Article by Reyan Kumar Sapkota
Have you ever thought about why the exchange rate of the Nepalese rupee is fixed at 1.6 Indian Rupees? Why does the Nepalese currency not fluctuate with respect to the Indian Currency?
The answer is simple: Pegged Exchange Rate.
Pegged Exchange Rate is a type of exchange rate regime where the currency’s value is fixed against another powerful and stable currency or an asset. The exchange rate of a pegged currency is fixed to another country’s currency or any stable asset like Gold and Silver. But, why does such provision exist?
Let’s understand the simple economics of currency establishment. Before the advent of paper money, goods were traded using standard valuable metals: Gold and Silver in most cases. Gold, being a valuable metal, was trusted by the people in the market. Soon, widespread circulation of gold forced the central banks to issue a security equivalent to the value of the gold. This security is the paper-based currency and the currency issued with respect to the value of Gold is called Gold Standard currency.
In 1821, the United Kingdom became the first country to adopt the Gold Standard. Under this system, the external value of all currencies was denominated in terms of gold with central banks ready to buy and sell unlimited quantities of gold at the fixed price. Each central bank maintained gold reserves as its official reserve asset.
During the gold standard period (1879–1914), the U.S. dollar was defined as 1.49 grams of pure gold. It can be inferred that 1 dollar bill was equivalent to 1.49 grams of gold. Exchanging dollar bills was equivalent to exchanging Gold. The paper made circulation more convenient. Post World War II, the US dollar emerged as the most stable currency in comparison to the war-ravaged European economy and its currency. Under the Bretton Woods agreement, countries promised that their central banks would maintain fixed exchange rates between their currencies to the dollar, which was pegged to Gold.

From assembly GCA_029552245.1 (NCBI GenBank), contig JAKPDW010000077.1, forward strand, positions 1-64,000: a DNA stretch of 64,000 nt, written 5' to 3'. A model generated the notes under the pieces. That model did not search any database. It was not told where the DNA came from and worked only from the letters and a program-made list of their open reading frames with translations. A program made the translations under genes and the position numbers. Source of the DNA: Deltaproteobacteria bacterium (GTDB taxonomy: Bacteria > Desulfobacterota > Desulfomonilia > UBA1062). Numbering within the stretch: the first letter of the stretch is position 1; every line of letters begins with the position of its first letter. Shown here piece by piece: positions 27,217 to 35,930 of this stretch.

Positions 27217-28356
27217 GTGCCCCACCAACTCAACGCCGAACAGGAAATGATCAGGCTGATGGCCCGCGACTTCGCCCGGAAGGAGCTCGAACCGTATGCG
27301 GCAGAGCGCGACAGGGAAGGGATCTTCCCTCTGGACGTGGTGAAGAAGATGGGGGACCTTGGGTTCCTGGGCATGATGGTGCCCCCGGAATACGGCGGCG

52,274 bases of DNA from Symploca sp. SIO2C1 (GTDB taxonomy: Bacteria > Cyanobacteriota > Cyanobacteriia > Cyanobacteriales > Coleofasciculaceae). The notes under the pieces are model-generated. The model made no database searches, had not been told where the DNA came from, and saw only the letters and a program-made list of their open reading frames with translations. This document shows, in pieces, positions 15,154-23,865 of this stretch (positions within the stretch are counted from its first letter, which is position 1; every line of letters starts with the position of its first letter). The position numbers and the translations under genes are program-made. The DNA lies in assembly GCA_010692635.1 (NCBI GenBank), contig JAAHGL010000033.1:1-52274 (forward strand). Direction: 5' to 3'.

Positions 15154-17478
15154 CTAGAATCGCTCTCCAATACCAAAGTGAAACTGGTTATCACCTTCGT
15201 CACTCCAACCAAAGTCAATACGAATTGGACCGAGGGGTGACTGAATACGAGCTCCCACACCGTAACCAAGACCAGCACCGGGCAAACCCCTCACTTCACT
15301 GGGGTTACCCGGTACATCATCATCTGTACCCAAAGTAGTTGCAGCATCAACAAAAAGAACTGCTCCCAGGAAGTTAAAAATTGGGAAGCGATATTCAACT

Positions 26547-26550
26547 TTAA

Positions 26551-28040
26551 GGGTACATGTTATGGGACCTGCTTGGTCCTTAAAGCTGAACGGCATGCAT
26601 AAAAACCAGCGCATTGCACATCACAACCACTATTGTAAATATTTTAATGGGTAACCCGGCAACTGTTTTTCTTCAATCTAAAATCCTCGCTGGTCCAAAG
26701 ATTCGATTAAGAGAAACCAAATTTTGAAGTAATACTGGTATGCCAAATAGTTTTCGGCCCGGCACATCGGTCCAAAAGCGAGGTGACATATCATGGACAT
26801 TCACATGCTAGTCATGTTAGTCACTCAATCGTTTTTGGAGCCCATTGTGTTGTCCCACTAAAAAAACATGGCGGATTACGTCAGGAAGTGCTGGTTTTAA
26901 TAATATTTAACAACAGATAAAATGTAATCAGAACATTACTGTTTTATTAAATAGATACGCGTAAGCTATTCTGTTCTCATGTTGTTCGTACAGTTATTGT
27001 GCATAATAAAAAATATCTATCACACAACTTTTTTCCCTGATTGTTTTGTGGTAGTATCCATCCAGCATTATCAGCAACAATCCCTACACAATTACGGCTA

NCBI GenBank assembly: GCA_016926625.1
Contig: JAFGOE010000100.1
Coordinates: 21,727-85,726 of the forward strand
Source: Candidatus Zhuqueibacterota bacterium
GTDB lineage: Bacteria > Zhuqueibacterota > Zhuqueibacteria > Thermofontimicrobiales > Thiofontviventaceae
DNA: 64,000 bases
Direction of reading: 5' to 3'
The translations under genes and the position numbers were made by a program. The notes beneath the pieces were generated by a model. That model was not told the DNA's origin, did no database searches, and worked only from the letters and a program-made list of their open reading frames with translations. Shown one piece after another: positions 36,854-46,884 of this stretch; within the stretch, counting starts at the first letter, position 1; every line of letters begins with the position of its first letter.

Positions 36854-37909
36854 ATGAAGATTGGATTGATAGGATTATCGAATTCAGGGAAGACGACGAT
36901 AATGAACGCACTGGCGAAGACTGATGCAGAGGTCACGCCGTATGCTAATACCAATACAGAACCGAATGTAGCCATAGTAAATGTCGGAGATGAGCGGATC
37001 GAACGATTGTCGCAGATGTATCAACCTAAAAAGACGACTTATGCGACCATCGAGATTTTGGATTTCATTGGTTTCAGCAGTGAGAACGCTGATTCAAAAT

In short, fixing the value of a currency to a stable asset is called the currency peg. US dollar was pegged to gold to maintain a fixed exchange rate and avoid volatility.
Now, let’s come back to the original question.
Why does the Nepalese currency not fluctuate with respect to the Indian Currency? Nepalese rupee is pegged to the Indian Rupee. Between 1857 and 1930, the Nepalese rupee was fixed at 1.28 per Indian rupee. After this period, its value fluctuated against the Indian rupee, falling to रु1.60 = ₹1 in 1939, rising to रु0.60 = ₹1 during the Second World War and falling again afterward. In 1952, the government of Nepal officially pegged the Nepalese rupee at रु1.28 = ₹1, although the market rate remained at रु1.60 = ₹1.
Between 1955 and 1957, there was a series of soft peg revaluations that started at रु1.755 = ₹1 and appreciated to रु1.305 = ₹1 by 1957.
A hard peg of रु1.60 = ₹1 was instituted in 1960, which was revalued to रु1.0155 = ₹1 when the Indian rupee was sharply devalued on 6 June 1966.
From 1967 to 1975, the government pegged the Nepalese rupee against the Indian rupee, the US dollar, and gold, starting at रु1.35 = ₹1, रु10.125 = US$1 and रु1 = 0.08777g gold.